Editorial: The changing face of trade shows

Editorial: The changing face of trade shows

While exhibitor numbers are up by 16 per cent for this week's annual CeBit Australia show, according to organisers, the absence of many big name vendors must still be a concern.

A total of 700 companies have registered to display their wares at the Sydney Convention and Exhibition Centre. This number is up from just over 600 in 2005 with heavyweights like HP, IBM, Intel, NEC and Maxtor all joining the ranks.

Microsoft will also be there as usual but uses the show to demonstrate solutions developed by leading members of its ISV community. Increasingly, shows like CeBit are becoming a stamping ground for smaller vendors that need to get some exposure for their products.

Major absentees this year include Symantec, Oracle, AMD, Toshiba and even SAP - a German company that cannot see the value in supporting a German event.

In terms of local representation, almost half of the vendors and developers (44 per cent) will be from NSW, with 36 from interstate and 20 per cent international. This includes an 85 per cent rise in companies from South Australia.

Speaking to some of the vendors at Ingram Micro's ExpoTech show in Melbourne last week, a major concern was the confused message sent by an event like CeBit that throws resellers into the same audience as consumers.

As far as exposure to the channel is concerned, vendors see much more value in shows like ExpoTech. According to Ingram, the Melbourne event managed to pull in about 50 more resellers than its Sydney counterpart this year.

Even a couple of representatives from major competitor, Synnex - including marketing manager, Daniel Feldman - managed to get themselves a pass for this year's Melbourne event.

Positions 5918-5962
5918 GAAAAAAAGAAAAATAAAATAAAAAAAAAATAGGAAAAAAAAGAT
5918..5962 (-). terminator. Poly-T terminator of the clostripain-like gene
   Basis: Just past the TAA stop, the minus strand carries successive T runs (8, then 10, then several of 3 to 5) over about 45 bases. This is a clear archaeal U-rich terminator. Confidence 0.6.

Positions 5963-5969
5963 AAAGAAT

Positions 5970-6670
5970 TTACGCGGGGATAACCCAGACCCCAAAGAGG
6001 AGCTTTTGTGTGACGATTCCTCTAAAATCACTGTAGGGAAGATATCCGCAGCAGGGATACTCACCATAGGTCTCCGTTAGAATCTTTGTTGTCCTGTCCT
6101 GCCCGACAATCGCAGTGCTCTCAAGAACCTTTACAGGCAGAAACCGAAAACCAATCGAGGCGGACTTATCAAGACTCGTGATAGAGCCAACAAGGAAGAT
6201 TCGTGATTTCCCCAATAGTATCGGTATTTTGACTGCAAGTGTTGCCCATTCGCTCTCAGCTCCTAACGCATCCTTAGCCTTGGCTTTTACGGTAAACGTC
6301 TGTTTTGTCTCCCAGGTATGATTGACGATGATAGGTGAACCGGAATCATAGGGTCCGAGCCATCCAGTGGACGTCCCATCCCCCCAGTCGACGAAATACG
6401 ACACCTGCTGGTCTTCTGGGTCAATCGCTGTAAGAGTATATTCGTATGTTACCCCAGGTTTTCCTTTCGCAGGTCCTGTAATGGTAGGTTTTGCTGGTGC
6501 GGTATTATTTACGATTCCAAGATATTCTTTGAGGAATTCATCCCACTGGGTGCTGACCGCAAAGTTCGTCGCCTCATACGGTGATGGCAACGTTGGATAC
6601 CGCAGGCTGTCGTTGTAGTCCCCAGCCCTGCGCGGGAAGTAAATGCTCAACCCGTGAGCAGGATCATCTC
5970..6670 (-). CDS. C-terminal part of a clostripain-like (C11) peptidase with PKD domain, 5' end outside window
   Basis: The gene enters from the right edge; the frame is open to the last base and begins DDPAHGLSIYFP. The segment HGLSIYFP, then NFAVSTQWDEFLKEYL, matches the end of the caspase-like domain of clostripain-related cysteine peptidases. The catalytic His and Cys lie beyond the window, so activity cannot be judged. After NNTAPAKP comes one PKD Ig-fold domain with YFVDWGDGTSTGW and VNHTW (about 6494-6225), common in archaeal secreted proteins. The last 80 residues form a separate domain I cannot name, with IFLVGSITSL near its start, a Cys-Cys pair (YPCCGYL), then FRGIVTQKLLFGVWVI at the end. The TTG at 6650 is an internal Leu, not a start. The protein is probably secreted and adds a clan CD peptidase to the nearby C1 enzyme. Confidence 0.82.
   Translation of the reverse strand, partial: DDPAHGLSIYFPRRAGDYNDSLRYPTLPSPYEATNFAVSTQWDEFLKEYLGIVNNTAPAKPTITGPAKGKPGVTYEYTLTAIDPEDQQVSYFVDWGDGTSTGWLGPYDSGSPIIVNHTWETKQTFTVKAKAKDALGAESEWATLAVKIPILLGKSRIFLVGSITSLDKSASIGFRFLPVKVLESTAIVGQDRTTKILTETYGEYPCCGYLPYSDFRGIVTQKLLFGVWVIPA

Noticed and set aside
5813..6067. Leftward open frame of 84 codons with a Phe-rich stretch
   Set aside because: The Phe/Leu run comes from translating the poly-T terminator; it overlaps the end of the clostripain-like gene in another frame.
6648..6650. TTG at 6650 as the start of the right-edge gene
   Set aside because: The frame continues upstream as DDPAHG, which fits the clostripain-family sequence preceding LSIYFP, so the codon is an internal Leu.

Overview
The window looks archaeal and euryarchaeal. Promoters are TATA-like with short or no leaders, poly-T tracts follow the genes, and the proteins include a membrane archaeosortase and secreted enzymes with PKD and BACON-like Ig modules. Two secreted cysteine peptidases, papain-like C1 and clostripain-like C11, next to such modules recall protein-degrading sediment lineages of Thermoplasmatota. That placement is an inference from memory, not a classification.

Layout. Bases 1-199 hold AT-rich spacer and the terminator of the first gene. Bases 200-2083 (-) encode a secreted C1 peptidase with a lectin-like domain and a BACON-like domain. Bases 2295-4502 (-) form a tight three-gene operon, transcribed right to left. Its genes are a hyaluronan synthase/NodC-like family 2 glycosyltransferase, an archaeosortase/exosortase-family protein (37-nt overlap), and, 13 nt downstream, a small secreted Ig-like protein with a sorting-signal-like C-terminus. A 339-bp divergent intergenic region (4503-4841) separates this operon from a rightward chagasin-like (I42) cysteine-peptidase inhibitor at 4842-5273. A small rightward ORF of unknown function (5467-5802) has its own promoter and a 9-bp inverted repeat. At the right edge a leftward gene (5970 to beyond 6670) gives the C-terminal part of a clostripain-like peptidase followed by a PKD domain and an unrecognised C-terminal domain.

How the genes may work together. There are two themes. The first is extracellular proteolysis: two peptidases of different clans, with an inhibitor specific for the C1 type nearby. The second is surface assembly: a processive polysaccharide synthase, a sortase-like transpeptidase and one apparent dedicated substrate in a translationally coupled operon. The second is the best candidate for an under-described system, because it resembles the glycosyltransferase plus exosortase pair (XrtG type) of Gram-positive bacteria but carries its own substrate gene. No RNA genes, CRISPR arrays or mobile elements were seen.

The company is believed to be considering the launch of a similar channel night but is weighing up whether the vendor community would throw its weight behind another show.

In this week's ARN, there are a couple of stories that reaffirm the value of the channel in different ways. Acer won major contracts with police in NSW and Victoria in conjunction with Commander and Fujitsu (see page 1 of ARN May 10 edition); while Trend Micro has seen the error of its ways and reappointed LAN Systems to help grow its enterprise channel (see page 4).

The Acer police wins, probably worth in excess of $12 million if you put them together, are the latest example of the PC vendor working very successfully with its tier one reseller community.

If its national government sales manager, Mike Cefai, is to be believed there will be more significant examples of this in the near future.

Trend Micro's appointment of LAN Systems is a change of heart just 12 months after the vendor decided to service its tier one resellers directly.

Alstom IT (now itX) was the distributor who lost out at the time - and must be disappointed not to get the agency back - but at least the vendor has realised the benefit distribution can offer at the top end of the market.

LAN was picked largely on the back of its relationship with Cisco, a major global partner of Trend Micro, but it also has an excellent reputation for training its resellers.

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